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The Mysteries of a New Moon

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Have you ever wondered what may be the purpose of the moon? Well, the moon is the shiny beacon that lights up the night as the sun lights up the day. This amber body is quite shy and doesn't always show itself, but when it does, the moon's brilliance overpowers the darkness. The surface of the moon inspires astronomers around the globe who religiously watch as our incandescent orb passes serenely through its natural cycle, but if you are an avid planet observer you will come to realize that the reflecting light from the moon through the telescope lens may interfere with your ability to clearly view even our closest planets. For this reason many planet watches believe the new moon cycle is the perfect time to catch a glimpse of another world.

What is a New Moon?

The moon goes through different phases, in fact there are eight different phases all told with the new moon being the first phase (No, there is no 'old' moon phase). When the sun and the moon have an equal ecliptic longitude it appears that the moon just 'disappears'. This is because during the new moon phase the moon is on the same side of the Earth as the Sun, causing the dark side of the moon to face our planet. More accurately, during the new moon phase it's hidden behind the sun from sunrise to sunset giving us the impression that it has disappeared.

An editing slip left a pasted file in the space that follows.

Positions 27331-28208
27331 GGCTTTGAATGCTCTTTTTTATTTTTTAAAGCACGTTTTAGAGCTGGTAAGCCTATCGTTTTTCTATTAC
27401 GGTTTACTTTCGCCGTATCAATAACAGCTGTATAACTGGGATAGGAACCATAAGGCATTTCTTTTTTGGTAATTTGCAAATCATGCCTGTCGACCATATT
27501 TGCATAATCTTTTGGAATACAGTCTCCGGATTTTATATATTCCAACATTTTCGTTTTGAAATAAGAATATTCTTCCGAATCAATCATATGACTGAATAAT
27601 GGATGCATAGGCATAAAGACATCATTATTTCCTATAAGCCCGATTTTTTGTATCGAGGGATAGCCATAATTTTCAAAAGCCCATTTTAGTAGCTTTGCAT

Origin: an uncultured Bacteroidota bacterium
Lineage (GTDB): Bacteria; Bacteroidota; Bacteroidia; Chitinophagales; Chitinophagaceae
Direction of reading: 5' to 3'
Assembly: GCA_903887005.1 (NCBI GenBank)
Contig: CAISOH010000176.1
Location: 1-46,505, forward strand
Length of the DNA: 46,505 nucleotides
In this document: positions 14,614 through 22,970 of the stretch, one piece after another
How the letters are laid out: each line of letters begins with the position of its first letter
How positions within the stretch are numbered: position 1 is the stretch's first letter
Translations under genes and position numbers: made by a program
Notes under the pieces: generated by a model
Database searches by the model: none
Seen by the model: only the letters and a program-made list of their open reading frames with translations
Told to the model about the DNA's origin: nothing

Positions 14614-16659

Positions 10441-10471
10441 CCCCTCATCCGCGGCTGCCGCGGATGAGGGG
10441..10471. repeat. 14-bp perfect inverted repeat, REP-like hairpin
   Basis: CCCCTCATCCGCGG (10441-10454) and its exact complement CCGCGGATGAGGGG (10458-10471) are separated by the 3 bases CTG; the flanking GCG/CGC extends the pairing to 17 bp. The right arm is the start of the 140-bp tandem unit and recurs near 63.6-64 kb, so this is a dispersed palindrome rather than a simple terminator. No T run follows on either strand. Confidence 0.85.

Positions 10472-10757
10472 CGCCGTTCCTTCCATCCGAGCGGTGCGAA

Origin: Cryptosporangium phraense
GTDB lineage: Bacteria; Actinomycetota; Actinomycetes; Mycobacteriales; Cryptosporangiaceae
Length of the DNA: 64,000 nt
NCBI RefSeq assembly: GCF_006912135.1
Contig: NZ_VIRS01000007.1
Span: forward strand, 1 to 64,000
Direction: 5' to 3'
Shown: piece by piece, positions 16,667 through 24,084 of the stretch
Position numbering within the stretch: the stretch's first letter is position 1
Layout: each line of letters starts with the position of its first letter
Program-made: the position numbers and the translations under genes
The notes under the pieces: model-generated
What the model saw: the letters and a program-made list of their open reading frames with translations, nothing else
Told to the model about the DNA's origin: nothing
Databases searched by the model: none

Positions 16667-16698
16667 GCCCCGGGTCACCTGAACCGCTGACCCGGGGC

This cycle has been appropriately named the 'dark moon'.

The cycle from one dark moon to the next is called a lunation and an average lunation calculates at about 29 days, 12 hours, 44 minutes and 3 seconds (roughly) To be fair, it does deviate in relation to the moons erratic orbit patterns and is affected by the gravity conflict between the sun and the moon.

What is the difference between a Lunar Eclipse and New Moon?

They seem quite similar and there is often confusion between the two. A lunar eclipse happens twice a year whereas a new moon happens once a month. Here is further clarification:

A Lunar Eclipse is when our blue/green globe saunters between the trusty moon and glowing sun, our planet completely blocks the luminous rays of the sun but the moon remains visible.

A New Moon is when the moon takes its monthly promenade and reaches the phase where it comes to rest between the sun and Earth, in this position the moon's dark side is facing us making it seem 'invisible'.

Remember

The night sky is a bottomless pit of darkness sprinkled generously with twinkling stars and during the new moon phase, which will take place on 16th June 2015, their will be no moon visible. This is the perfect time to dust off your telescope and indulge in an opportunity to properly study the stars without the interference of moonlight dampening your space 'exploration'. If you do not have a telescope then check out some telescope reviews and find a worthy telescope for sale... You will be glad you did.

So mark your calendar for the 16th June 2015 This is an awesome event itself but on this night you will have an amazing chance to view our celestial neighbors.


ABOUT THE AUTHOR: DAVID ASHTON
Born in 1964 in Sydney Australia and lived along the East Coast most of my life. I worked in the safety health and fitness industry for 20 years and then went to Charles Sturt University where I completed a Bachelor of Clinical Practice (Paramedics). I now work for Queensland Ambulance Service and live in Bowen Queensland. If you would like to view some amazing celestial events simply drop in

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